The 30 Year Tesla

The 30 Year Tesla

I am generally against new car purchases. I mean its a very expensive proposition unless you happen to be a multi-millionaire or billionaire. However when Tesla announced it's unlimited warranty on batteries and drive unit, I began cooking some of the numbers on a Tesla in my head.

Is a 30 year old Tesla a possible thing , I began to wonder? How much maintenance would you need in 30 years and what would that contribute to the overall cost of ownership? I began thinking that if you could own your car for 30 years a Tesla would end up being far more affordable as a new car purchase than almost any other vehicle out there at a $60,000 price mark.

Assuming I spent what I spent on gas during my commute years in California I could easily spend $300,000 on gas in a 30 year period. How much a 30 years of Tesla supercharge costs at about 95 miles per day? Now if the soon to be Model 3 debuts at $35,000 and has great durability and the same warranty, and can get to the 400km + range I think I may actually buy a new car. What do people think of the Idea of the 30 year Tesla? Is this even within the realm of possibility? What are the numbers really? I am sure there are many factors I have not yet considered.If I can make a good case I might be able to sell Tesla as my companies corporate vehicle in California. That would be a lesser term of purchase though.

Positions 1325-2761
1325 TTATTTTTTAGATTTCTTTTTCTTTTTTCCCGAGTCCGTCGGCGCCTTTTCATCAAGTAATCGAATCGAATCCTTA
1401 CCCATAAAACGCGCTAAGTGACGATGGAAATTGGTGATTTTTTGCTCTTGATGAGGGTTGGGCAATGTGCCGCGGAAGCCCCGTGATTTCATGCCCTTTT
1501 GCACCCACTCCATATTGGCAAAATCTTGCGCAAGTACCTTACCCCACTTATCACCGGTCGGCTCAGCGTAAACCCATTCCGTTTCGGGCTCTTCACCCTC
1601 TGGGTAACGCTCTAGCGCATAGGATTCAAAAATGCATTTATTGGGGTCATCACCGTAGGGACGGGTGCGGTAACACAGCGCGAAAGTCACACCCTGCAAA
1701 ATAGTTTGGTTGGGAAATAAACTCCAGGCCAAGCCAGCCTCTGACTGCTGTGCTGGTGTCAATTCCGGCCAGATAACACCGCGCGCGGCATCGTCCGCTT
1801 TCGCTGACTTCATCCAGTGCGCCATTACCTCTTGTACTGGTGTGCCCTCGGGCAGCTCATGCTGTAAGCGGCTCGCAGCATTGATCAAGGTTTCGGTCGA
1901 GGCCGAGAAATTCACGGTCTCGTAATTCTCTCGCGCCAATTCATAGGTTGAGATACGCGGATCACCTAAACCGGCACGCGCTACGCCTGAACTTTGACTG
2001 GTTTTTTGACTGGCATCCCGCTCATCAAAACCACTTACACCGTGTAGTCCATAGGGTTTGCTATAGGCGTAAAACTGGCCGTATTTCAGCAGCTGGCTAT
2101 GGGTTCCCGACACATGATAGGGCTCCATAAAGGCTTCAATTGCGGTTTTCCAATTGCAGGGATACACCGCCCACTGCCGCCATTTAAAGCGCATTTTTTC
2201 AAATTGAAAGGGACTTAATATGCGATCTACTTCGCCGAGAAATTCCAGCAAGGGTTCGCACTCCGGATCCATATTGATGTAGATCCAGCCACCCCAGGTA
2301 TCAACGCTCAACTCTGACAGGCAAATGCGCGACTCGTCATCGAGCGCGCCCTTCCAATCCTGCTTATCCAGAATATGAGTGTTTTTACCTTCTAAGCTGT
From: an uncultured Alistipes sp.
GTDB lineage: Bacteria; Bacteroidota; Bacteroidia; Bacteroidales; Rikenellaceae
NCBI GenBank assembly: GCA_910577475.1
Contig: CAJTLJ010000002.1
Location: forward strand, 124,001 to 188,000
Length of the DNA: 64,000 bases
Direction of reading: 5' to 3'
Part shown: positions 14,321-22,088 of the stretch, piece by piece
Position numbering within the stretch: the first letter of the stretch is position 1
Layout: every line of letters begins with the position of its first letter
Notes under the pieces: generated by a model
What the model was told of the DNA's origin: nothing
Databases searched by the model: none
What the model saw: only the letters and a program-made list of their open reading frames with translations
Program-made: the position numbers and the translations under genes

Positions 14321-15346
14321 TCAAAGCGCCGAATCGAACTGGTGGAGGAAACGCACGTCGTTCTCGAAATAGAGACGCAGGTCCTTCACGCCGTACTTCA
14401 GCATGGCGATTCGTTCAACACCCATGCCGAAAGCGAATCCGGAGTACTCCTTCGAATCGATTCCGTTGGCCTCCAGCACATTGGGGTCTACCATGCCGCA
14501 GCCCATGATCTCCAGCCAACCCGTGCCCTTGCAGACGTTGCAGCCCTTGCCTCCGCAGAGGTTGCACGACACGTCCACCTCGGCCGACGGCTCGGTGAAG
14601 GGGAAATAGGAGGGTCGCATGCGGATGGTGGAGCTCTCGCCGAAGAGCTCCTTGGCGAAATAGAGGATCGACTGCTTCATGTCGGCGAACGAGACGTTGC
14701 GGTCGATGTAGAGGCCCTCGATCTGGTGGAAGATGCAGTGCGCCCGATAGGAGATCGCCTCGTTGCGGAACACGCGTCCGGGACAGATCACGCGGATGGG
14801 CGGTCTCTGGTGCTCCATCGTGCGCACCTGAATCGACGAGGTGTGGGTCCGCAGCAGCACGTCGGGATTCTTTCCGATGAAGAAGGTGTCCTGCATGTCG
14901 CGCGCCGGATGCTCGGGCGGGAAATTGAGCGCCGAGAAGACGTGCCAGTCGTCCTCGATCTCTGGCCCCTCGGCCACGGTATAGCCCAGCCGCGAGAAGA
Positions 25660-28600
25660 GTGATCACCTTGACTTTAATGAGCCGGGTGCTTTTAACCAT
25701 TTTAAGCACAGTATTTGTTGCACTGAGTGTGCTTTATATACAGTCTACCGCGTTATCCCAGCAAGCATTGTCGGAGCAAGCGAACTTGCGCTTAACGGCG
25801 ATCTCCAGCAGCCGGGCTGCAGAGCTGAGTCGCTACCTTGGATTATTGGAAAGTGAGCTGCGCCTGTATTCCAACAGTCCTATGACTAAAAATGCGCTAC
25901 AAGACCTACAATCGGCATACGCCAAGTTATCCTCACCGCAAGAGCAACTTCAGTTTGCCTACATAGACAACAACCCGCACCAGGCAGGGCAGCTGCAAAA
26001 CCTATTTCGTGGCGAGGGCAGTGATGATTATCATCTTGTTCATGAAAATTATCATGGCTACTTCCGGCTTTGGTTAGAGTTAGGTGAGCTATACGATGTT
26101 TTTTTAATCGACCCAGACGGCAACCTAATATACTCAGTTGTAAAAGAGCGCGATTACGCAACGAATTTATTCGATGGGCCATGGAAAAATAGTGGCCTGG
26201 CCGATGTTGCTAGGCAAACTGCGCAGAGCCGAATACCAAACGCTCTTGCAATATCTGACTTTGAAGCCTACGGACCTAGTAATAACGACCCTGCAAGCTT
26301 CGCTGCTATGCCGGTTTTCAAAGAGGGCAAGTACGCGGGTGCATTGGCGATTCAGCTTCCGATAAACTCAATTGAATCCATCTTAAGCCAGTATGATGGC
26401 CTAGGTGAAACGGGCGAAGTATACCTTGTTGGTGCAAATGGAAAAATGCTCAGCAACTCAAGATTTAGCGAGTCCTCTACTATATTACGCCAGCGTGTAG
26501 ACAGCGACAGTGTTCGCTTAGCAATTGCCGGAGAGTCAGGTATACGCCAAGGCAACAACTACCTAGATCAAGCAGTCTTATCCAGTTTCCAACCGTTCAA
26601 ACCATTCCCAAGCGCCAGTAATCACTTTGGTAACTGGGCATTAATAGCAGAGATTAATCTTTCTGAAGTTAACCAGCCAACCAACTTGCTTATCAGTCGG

sofaguy | 24 oktober 2014

Get a life, you are obviously kidding!
If not SORRY !!!

vgarbutt | 24 oktober 2014

While tesla is an amazing machine, but like all machines on the road, the brutal truth is that the road is a rough place, and it will kill any vehicle given time. Constant vibration, huge torqe forces, huge shocks, wild temperature swings, salt water, dust, If a Tesla could live 16 years it could go through 2 warrantied batteries. Teslas are built to last, and made of aluminum, so perhaps with a replacement of the wheels and suspension and a new battery half way, they may last 16 years.

Red Sage ca us | 24 oktober 2014

The battery cells in an 85 kWh battery pack should be good for up to 3,000 cycles, minimum. That is from zero-to-full-to-zero. Call it 250 miles per cycle. That comes to 750,000 miles. At 95 miles per day, that would take ~7,895 days, or 21 years, 7 months, two weeks, one day or so to drive that far. But if you only drive around 20,000 miles per year, instead of 35,000 per year... It would last around 37 years, 6 months. 25,000 miles per year puts you right at 30 years longevity on an original 85 kWh battery pack.

nikolateslas88 | 24 oktober 2014

well if the induction motor is built like the one i have, that one part should last a really long time. i have an old drill press like 50 or more years old and that "squirrel cage" and coil work very well and yes this thing has a ton of wear on it and the old wiring shelac on it. with todays plastics and insulator materials its should last a long time without lots of abuse.

batteries seem to be the part that will wear out,rotor bearings,and aluminum oxidation of the frame over time if things are not cared for.

the usual brake shocks and basics,im sure would wear out too....

i like your guys numbers!! seems like a sweet deal lol ;)

Bikezion | 25 oktober 2014

30 years ago is only 1984! I would hope the Tesla lasts that long! Although can you think of any really desirable cars from 1984?